March for Our Lives: Songs and Solidarity

When I was young, my ambition was to be one of the people who made a difference in this world. My hope is to leave the world a little better for having been there.”
                   –Jim Henson

To the Parkland students, and all March for Our Lives participants:

The courage, fortitude, and perseverance you have shown in the face of overwhelming adversity is both inspiring and humbling.  I graduated from high school in 1999, weeks after the Columbine shooting, and if my generation had done what you are doing now, maybe there wouldn’t have been a need for you to step up and speak out.  I can’t go back and change what is past, but I stand in solidarity with you now.

Jim Henson has always been a hero of mine, and you are now doing what he aspired to do, and ultimately succeeding in doing: making a difference and bettering the world.  Jim Henson believed in the power of children; he created Fraggle Rock in 1983 with the express purpose of bringing peace to the world.  

I know that you’re experiencing a lot of pushback, and I’m sure you understand that that only shows that you’re having an impact.  If the NRA weren’t scared of you, they wouldn’t waste their time or money trying to discredit you.  

Nevertheless, all that negativity can be tough to bear.  I know that you’re not lacking in strength, resilience, and determination, but I also know that you–that we–have a long, hard fight yet to be contested.  I’ve often found that music–particularly Muppet music–has the power to comfort and inspire, so I’ve curated a list of what I consider to be the best and most uplifting songs from Henson-related productions.  When the world seems dark and hopeless, I hope that they will bring a little light into your hearts.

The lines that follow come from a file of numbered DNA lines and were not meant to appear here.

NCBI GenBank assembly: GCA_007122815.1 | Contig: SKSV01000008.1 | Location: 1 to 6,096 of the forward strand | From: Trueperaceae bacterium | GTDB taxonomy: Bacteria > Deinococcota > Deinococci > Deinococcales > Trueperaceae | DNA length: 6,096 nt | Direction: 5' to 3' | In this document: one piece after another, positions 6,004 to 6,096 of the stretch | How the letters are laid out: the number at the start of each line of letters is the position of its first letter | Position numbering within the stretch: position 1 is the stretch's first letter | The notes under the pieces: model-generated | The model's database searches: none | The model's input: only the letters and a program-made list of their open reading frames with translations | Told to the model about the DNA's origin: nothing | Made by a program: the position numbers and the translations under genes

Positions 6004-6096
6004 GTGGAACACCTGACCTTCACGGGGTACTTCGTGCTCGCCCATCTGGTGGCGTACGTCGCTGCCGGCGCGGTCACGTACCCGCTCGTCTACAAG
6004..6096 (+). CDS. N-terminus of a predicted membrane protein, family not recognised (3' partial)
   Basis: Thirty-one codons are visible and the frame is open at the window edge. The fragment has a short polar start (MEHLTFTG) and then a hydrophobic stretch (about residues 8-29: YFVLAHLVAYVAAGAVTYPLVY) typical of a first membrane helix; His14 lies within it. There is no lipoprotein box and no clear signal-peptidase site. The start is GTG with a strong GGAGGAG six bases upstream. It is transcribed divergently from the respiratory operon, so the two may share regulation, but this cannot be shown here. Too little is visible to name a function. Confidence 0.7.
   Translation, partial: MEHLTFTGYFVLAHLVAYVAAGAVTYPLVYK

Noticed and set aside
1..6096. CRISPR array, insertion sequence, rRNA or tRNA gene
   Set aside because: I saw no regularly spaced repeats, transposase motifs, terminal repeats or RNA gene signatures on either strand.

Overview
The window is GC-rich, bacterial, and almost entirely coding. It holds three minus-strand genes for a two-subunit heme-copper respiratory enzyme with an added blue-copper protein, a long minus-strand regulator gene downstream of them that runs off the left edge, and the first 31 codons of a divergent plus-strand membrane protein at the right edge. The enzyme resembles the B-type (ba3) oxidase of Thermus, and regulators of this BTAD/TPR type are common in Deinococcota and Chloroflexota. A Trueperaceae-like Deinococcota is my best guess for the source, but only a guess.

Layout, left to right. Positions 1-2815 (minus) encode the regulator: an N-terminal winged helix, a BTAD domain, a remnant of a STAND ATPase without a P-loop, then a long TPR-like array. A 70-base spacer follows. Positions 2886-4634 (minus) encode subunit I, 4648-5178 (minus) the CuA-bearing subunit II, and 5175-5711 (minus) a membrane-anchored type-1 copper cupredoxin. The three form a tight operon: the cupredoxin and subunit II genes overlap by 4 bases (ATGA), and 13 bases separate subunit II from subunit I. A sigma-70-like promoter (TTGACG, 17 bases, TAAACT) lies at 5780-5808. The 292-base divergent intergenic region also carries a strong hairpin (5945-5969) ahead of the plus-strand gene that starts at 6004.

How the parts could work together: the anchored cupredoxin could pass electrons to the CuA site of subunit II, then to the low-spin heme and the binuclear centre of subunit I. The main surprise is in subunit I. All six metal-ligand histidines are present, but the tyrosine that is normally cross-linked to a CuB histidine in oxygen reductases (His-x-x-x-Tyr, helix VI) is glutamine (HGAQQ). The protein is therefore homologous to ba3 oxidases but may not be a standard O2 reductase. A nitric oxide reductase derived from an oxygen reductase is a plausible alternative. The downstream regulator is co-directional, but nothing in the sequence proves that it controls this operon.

A few of these songs bear further comment:

This song is from a 1978 episode of the Muppet Show, a little before my time and long before yours.  Prior to the performance, Harry Belafonte gives an introduction in which he says, “There really isn’t any difference in any of us if we take the time out to understand each other.  And the question is, do I know who you are?  Do you know who I am?  Do we care about each other?  Cuz if we do, together we can turn the world around.”

 

Though written for Snoopy: The Musical, the lesser-known of two stage adaptations of the Peanuts comic strip, “Just One Person” has become the Muppets’ unofficial anthem.  This performance is from Jim Henson’s memorial service in New York City on May 21, 1990.

 

This song is from a Henson TV special from 1986 called The Tale of the Bunny Picnic.  It’s an obscure production even for obsessive Muppet fans like me, but its climactic musical number “Drum of Time” may well be the greatest protest song ever written.  Some of the lyrics are difficult to understand, so I’d like to transcribe those lyrics for you now so you get the full impact of the song:

We are marching to the drum of time; it tells us where to go.
We are marching; we are searching for an end to hate and woe.
We will march against the mighty; we will march against the strong.
We will march to free our brother, who has suffered under wrong.
Drum of right, lead the fight!
Drum of time, we shall climb!
We will march to fight the wicked ’til the wicked takes to flight,
For we serve the drum of right

Today you march in service of what is right, and I stand with you in solidarity.  We will march to fight the wicked, and the wicked will take to flight.

Here’s the whole playlist:

 

 

One thought on “March for Our Lives: Songs and Solidarity

  1. “Just One Person” is my motto, and I Believe in you. I’ve been saying this to others all my life, and this is a very long story I’ve shared on My Site. Your entire post echos my Faith and Beliefs. Stand strong Mary for we are from many different eras, and are now coming together to join our youth. Remember, ‘and a child shall lead them’, Now, Many children are leading us.These are now young adults to be reckoned with. Bless you.

    Like

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